JAMESTOWN – The 2016-17 budget for the Jamestown School District will not have a tax levy increase and will not see any teacher layoffs.
That from Jamestown school superintendent Tim Mains, who joined district finance director Vern Connors Thursday night in presenting the preliminary numbers for next year’s school budget.
Mains said there were a couple of factors that allowed administration to bring forward a tentative budget that didn’t have a tax increase or call for layoffs.
“We certainly have some additional revenues from the state, which are helpful,” Mains said. “We also have some huge reductions in what we have to pay in retiree benefits. The very large amounts we had to pay dropped dramatically and that helped us a lot. And of course, all the cuts we’ve absorbed over the past few years, those savings carry forward.”
Total spending for the tentative budget is $79.14 million – a $1.45 million increase (1.9 percent) over the current year’s budget.
Much of the increase will be covered by additional state school aid, which will be at least $1.14 million more than the current year’s funding. But that amount could be more, depending on whether or not state lawmakers plan to increase education aid in the state budget, which is still being worked on in Albany.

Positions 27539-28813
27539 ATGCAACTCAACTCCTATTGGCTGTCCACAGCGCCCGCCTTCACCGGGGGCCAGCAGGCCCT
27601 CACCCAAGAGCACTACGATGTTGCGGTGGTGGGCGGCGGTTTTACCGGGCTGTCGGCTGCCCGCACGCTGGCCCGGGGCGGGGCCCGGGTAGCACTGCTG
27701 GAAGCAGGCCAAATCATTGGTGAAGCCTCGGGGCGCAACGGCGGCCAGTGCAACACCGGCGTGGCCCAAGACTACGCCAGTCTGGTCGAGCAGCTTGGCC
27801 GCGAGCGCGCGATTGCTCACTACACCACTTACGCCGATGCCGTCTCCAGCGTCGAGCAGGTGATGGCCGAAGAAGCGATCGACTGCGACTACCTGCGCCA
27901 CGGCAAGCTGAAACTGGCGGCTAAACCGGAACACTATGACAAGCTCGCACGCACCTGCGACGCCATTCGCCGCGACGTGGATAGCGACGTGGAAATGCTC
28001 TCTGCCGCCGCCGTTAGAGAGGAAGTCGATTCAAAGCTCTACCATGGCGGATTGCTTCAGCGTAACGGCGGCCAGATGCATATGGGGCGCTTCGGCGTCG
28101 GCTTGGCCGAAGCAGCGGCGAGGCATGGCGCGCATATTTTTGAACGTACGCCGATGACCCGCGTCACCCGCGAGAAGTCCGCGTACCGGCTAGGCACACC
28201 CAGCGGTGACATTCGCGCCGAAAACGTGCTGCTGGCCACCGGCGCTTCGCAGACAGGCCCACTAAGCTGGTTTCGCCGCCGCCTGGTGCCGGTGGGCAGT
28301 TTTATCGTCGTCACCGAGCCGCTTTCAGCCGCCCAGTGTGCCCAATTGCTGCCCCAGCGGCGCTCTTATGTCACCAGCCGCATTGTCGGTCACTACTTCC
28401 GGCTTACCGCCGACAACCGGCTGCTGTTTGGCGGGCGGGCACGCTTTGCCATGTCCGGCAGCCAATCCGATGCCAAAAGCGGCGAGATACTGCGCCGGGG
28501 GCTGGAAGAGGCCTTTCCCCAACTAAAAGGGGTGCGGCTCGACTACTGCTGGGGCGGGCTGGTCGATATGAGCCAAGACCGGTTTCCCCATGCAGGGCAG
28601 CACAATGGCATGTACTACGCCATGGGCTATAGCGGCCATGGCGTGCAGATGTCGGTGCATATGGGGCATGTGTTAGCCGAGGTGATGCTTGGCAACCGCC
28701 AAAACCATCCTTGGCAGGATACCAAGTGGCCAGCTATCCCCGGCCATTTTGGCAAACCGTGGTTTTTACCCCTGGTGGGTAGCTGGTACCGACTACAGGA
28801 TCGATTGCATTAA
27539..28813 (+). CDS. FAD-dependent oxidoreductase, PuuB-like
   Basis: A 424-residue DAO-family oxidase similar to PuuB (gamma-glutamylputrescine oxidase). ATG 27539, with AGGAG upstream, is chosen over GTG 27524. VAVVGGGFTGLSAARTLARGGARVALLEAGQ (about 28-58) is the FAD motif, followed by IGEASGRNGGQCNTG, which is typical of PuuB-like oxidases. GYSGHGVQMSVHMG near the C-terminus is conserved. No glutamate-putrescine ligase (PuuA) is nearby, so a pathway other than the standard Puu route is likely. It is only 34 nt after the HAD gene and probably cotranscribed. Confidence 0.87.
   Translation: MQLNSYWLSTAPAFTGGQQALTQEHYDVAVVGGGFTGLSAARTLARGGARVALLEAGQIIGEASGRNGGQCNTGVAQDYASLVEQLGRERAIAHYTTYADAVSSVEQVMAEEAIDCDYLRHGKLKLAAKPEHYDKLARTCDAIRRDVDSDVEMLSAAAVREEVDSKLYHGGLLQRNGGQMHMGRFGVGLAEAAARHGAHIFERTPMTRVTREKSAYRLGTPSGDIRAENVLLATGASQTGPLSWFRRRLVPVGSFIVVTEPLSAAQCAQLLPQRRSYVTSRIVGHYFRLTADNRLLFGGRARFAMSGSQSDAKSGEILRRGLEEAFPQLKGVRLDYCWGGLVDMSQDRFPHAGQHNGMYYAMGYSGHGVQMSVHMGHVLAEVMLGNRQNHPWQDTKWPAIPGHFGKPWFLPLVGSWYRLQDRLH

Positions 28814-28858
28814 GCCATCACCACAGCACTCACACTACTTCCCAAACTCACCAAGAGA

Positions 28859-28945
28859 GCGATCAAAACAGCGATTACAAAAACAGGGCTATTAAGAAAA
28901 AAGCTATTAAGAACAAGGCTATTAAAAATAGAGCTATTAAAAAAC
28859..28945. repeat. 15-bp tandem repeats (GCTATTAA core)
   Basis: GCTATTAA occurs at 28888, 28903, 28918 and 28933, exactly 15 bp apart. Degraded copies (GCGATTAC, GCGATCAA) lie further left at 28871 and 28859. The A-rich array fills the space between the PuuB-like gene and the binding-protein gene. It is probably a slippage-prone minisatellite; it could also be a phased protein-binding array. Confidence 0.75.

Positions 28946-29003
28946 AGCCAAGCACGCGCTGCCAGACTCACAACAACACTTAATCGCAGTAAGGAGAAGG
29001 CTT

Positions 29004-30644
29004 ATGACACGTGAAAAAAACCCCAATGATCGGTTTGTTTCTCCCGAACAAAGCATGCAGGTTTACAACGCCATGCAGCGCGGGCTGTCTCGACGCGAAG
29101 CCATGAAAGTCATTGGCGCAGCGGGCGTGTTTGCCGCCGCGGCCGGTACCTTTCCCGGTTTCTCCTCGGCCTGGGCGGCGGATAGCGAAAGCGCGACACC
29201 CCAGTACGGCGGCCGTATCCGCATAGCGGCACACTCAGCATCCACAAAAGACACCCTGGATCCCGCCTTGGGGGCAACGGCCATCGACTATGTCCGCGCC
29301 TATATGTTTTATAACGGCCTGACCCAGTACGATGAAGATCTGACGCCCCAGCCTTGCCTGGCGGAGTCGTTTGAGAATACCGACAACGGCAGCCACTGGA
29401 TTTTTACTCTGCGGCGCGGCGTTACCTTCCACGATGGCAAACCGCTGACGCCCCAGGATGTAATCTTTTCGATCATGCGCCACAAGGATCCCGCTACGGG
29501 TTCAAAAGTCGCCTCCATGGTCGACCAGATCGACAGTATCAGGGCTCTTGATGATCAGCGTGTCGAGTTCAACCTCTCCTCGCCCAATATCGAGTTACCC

The state spending plan is expected to be completed by April 1, giving Jamestown and other districts the final piece of information they’ll need before completing their spending plan.
One of the concerns brought forward by Mains and echoed by the school board is the low fund balance the district has maintained in recent years. That also caught the eye of the state comptroller, who cautioned that the district needs to restore its fund balance to relieve fiscal stress. As a result, Mains said he’s only proposing the use of $500,000 from the fund balance for next year’s budget.
“If you look at the past five years, we have slowly been decreasing the amount we pull from fund balance to apply to the next year’s budget. This year we are using the least amount that we’ve used in six our seven years. And we’re only proposing half a million dollars for next year. That’s designed to allow us to build the fund balance back up,” Mains explained.
Mains said he will present the budget’s impact on the districts recently completed 5-year Strategic Plan on March 29. An updated version of the budget, with final state aid totals, is also expected to be presented to the school board during its April 5 meeting.
The school board will likely finalize the budget by the end of April, with the budget voted scheduled to take place in Mid-May.